CS: Arnold Schwarzenegger had that similar problem in his career. Like, who could kill Arnold Schwarzenegger? Maybe an alien? Maybe a robot made out of knives?
Morgan: Except that none of those could do the job.
CS: No, you can’t kill Arnold. You can’t kill The Rock, either.
Morgan: Nor should you.
CS: Speaking of which, this is a PG-13, so obviously, you’re trying to make it as accessible as possible. With David coming from a hard-R background, was there any tempering of any ideas that you or him had that were pushing it a bit much? Like maybe The Rock shouldn’t rip that guy’s head off and play basketball with it, stuff like that?
Morgan: Yeah, I’ll say in two categories specifically—violence, right? So we have an ancient weapons battle in our Samoa portion of the movie, where Hobbs and his brothers go out and lay the smackdown on these young mercenaries. We shot a lot of that, and a lot of it is pretty violent because it was leaning into the truth and the fun of a weapons fight. That was something we had discussions about as well. It’s like, “yeah, he can’t actually bite that guy’s face like that,” or “yeah, I can’t show blood like that,” you know? David was great. David totally understood it. Language was the other thing, too. With a PG-13 rating, there are certain limits, and one of the funny ones is you are allowed to use the F-word once in a PG-13 movie as long as it’s not actually relating to the sexual act. As long as it’s a curse word. Generally, we give it out as an honorific. We know we got one, and so in the movies we always try and pick a character, give it to them and make it something fun. We did something fun on this one, as well, but yes, that was another thing, too. With Dave coming from “Atomic Blonde” and “Deadpool 2” and “John Wick”, and he was 100 percent on board and great with it, but it was funny to be like, “yeah, I don’t know about the headshot, you know?”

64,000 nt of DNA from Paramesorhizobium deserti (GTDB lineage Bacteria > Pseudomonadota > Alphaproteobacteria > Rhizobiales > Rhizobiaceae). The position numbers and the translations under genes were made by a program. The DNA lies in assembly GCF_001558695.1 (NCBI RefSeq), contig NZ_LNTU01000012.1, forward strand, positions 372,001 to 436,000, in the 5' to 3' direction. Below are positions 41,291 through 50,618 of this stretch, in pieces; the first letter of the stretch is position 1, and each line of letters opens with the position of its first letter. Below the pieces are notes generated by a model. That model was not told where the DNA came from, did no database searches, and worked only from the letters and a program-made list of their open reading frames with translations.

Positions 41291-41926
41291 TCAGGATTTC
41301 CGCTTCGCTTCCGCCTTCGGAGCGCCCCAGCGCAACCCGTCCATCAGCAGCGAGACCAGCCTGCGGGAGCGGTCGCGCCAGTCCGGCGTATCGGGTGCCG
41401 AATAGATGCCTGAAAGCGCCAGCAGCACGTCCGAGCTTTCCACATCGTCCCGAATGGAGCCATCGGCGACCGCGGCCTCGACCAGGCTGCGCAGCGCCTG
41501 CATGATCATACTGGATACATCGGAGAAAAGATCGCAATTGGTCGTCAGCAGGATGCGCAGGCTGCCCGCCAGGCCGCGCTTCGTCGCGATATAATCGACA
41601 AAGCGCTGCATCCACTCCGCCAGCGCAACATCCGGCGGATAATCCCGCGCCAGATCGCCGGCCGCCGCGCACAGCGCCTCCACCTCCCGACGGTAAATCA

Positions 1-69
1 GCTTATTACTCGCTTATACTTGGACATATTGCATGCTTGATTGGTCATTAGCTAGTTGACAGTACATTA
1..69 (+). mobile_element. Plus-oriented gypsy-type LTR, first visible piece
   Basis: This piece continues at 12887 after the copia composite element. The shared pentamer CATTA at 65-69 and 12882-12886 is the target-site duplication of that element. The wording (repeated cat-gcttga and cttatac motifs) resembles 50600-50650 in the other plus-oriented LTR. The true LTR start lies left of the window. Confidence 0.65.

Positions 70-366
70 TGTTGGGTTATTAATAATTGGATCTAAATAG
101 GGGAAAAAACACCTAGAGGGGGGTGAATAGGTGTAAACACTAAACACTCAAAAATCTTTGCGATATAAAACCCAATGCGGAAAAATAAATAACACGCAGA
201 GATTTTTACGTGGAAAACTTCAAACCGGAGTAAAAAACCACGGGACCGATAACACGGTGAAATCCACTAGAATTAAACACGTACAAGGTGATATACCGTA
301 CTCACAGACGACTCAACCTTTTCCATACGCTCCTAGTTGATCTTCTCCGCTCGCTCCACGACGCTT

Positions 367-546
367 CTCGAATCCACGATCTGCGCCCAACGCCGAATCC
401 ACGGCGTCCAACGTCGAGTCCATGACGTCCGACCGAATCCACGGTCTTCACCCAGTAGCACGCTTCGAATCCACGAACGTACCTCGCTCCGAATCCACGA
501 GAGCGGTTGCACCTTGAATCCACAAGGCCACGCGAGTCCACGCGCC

CS: Yeah, not so many elbow jabs to the throat.
Morgan: Yes. But his reaction was priceless. He was like, “Really? But it’s not even—and he’d be like, “but he’s still hitting him with the thing.” I’m like, “I know, I know, but it’s what the rules are.” It was fun.
CS: What was it like collaborating with Drew Pearce on the screenplay? Did you guys want him specifically to bring a little bit of that British flavor to the film?
Morgan: For sure. We brought Drew on at a point where I’m working and I’m kind of doing a double shift on this as the writer and the producer, and Dave had been working with Drew as well. We originally brought him in to help with a many hands kind of situation. “While we’re dealing with one thing here, can you lay out this and we’ll do this?” And it was great. It was a great collaboration and he’s super talented and super fun. The side benefit of that is, he is also British, right? Being able to get some accurate slang and vernacular with the Shaw family specifically was just an added benefit.
CS: Is it true that Shane Black was considered to direct at one point?
Morgan: I’m sure that is absolutely probably true. I love Shane. Shane’s awesome. He’s done some of the greatest movies of all time.
CS: What do you think would’ve been the difference between the David Leitch version and the Shane Black version of “Hobbs & Shaw”?